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Yet Another Anon

>>>>I would fully support tariffs on nations with 'Economic Advantage' over us like China.<<<<
This goes against the principles of Free Trade, the response should be to get rid of most regulation of the labour market and switch to a mixture of low level Universal Benefits and low interest loans to replace the existing state benefits systems.

Tony Makara

Yet another anon, I support free-trade but there are circumstances when free-trade can be detrimental to the national interest. We are not a banana republic, we are Britain, we shouldn't be dependent on imports, we should be supplying our home market and exporting to the world. Just as our forefathers did.


Yet Another Anon - with the greatest respect, I think you need to have a good solid look at the case law and legal principles surrounding the insanity defence and also a more detailed look at the physiology of mental illness.

My criminal law is very rusty so I am welcome to corrections on this but, in sum:

1. A person can have a mental illness which would incline them to commit crimes but they cannot necessarily claim the insanity defence, which only functions when an individual does not understand the nature of their act (i.e. - a sociopath who doesn't care that killing someone is wrong is fully culpable, a schizophrenic who wrongly thought, due to paranoid delusions for example, that the victim in question was trying to kill him could do so).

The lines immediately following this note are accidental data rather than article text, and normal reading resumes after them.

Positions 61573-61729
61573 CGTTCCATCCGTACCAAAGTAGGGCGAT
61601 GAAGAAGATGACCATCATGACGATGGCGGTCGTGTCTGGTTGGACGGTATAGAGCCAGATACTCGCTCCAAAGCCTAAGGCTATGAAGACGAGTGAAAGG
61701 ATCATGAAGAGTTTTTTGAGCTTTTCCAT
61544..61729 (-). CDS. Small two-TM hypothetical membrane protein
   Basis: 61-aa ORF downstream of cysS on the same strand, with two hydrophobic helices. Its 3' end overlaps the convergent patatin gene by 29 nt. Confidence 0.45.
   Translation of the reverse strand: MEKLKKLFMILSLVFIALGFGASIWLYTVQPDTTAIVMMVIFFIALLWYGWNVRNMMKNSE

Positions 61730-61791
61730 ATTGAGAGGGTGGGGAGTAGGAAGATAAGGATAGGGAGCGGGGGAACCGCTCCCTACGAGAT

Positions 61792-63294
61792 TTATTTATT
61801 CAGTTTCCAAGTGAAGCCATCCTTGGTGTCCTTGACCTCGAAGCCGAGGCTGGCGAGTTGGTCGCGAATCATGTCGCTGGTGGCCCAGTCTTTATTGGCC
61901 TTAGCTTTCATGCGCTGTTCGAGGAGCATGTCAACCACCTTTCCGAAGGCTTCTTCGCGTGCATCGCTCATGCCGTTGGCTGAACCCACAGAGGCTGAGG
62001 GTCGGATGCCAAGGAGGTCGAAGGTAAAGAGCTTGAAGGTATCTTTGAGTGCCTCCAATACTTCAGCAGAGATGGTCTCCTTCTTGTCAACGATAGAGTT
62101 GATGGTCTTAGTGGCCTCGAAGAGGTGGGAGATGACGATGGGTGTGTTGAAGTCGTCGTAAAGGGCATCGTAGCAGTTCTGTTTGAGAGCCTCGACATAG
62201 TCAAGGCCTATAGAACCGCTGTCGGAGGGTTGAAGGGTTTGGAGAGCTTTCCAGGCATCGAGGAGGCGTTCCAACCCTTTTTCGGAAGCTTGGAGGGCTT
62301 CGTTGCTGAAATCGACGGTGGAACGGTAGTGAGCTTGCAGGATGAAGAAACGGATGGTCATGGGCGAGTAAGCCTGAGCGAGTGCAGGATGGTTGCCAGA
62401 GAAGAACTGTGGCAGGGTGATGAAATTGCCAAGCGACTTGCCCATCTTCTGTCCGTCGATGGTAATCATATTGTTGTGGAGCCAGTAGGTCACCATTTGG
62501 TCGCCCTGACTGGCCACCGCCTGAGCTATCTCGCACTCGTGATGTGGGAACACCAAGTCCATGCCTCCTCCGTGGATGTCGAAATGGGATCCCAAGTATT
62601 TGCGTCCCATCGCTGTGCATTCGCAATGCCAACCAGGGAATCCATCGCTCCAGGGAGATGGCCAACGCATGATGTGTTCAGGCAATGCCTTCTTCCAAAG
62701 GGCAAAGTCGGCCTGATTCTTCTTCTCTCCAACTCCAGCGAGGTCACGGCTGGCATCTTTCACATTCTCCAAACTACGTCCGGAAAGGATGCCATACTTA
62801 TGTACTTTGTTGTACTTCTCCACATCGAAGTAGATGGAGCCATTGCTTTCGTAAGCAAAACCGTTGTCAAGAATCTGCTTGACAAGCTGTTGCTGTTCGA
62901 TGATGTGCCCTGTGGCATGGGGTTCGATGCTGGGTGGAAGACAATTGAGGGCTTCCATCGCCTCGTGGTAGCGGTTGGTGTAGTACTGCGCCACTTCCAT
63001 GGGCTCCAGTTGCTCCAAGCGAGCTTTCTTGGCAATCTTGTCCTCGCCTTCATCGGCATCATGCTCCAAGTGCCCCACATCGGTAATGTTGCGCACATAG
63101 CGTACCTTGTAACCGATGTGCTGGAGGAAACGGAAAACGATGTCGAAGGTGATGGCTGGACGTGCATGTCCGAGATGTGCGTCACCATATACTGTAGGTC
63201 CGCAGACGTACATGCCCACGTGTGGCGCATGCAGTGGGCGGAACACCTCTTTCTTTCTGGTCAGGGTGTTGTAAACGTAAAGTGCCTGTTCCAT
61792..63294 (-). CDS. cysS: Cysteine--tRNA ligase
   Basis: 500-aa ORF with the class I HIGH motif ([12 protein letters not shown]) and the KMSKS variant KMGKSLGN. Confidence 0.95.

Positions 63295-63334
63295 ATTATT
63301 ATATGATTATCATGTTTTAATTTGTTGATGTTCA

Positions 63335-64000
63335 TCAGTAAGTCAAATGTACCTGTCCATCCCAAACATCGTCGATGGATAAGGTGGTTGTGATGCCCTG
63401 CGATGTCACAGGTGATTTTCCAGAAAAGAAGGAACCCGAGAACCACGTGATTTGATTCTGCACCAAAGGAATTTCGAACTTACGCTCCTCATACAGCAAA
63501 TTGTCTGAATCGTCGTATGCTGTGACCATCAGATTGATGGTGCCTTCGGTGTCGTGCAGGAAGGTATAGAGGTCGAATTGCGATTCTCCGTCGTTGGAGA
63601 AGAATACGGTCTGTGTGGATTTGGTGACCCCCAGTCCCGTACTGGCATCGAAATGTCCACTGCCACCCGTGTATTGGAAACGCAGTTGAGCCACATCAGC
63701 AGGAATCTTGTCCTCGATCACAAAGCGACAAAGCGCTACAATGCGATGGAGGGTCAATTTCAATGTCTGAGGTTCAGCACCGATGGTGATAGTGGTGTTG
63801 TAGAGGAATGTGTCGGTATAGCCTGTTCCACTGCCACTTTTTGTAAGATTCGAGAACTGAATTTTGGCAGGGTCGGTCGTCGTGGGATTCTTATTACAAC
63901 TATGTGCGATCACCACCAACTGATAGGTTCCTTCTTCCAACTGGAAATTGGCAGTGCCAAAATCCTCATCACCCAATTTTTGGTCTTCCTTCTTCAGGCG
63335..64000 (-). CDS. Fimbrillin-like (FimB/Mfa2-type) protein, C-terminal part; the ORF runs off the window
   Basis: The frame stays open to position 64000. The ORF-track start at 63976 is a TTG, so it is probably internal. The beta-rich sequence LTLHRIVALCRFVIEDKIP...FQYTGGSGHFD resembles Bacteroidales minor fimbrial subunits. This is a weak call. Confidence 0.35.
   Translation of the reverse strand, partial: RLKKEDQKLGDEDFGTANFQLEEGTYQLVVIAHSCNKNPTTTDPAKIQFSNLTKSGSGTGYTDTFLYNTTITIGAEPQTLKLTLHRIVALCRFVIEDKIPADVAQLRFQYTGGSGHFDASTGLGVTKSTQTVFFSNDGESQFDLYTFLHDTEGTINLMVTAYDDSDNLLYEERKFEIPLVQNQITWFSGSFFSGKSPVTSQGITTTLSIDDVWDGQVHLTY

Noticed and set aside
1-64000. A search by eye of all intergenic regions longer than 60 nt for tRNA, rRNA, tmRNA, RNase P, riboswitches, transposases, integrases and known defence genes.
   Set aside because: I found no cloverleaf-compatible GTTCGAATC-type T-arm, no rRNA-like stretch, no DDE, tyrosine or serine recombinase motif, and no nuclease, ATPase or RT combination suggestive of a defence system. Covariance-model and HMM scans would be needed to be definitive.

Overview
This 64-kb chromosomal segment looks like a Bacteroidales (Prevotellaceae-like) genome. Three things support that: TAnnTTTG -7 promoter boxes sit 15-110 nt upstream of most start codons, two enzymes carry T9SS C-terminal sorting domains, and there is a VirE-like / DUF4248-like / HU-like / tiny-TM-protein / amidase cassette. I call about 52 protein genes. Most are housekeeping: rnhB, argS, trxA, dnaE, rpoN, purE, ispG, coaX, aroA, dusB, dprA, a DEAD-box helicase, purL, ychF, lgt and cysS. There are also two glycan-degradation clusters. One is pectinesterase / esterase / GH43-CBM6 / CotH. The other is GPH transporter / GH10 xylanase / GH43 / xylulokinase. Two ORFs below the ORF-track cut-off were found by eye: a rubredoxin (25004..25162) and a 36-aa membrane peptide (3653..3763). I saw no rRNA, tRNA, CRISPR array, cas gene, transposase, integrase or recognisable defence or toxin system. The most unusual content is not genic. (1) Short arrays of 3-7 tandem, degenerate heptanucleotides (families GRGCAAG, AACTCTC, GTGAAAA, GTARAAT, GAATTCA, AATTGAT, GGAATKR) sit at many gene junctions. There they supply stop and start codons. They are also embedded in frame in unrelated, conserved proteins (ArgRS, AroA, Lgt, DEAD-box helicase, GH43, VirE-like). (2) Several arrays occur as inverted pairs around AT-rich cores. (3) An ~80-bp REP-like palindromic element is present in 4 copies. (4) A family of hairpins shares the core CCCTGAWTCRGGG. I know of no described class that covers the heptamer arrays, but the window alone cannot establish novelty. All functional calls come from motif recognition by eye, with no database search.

2. The principle of being aware of the nature of your act, of mens rea, is a fundamental building block of any legal system that you care to name. To abolish the insanity defence would be to abolish this cornerstone of the legal system.

3. The majority of serious neurological conditions that would lead to the situation where someone could plead the insanity defence, such as schizophrenia or epilepsy, have very obvious physical symptoms which can be picked up by brain scans. I am hard pushed to think of one that wouldn't.

4. Those who are found guilty of a serious crime by reason of insanity tend to be remanded to a hospital indefinitely.

5. I have a feeling that you are getting confused between the insanity plea and the diminished responsibility plea. You might want to check that.

6. I am strongly anti capital punishment on pretty much every ground; religious, moral and utilitarian. So I would argue against your 'life for a life' point although I point blank refuse to do so here.

7. Szasz is a crank. His theories are interesting from a theoretical philosophy point of view, but bear no relation to modern medicine or psychology. In many cases they are tangibly incorrect. His latest joint venture with the Church of Scientology underscores this point.

Tony Makara

"His latest joint venture with the Church of Scientology underscores this point."

The Church of Scientology. Actress Ginger Rogers was in that. She claimed she never saw a doctor in her life and that she was healed entirely by faith. Well, she certainly had great legs! Not so sure they came about through faith though, more likely through lots of dancing. Its interesting that a lot of Hollywood types get into scientology, wonder what the appeal is?

Returning to the subject of mental illness. Howdo we define it? For example I'd say that someone like David Icke is mentally ill, believing that the Queen and George Bush are shape-shifting lizards?


It is a bit of a knotty subject, certainly. When I studied it (now on, goodness, ten years ago) the working definition was something like 'a behavioural disorder that causes distress to the individual and/or those around them'.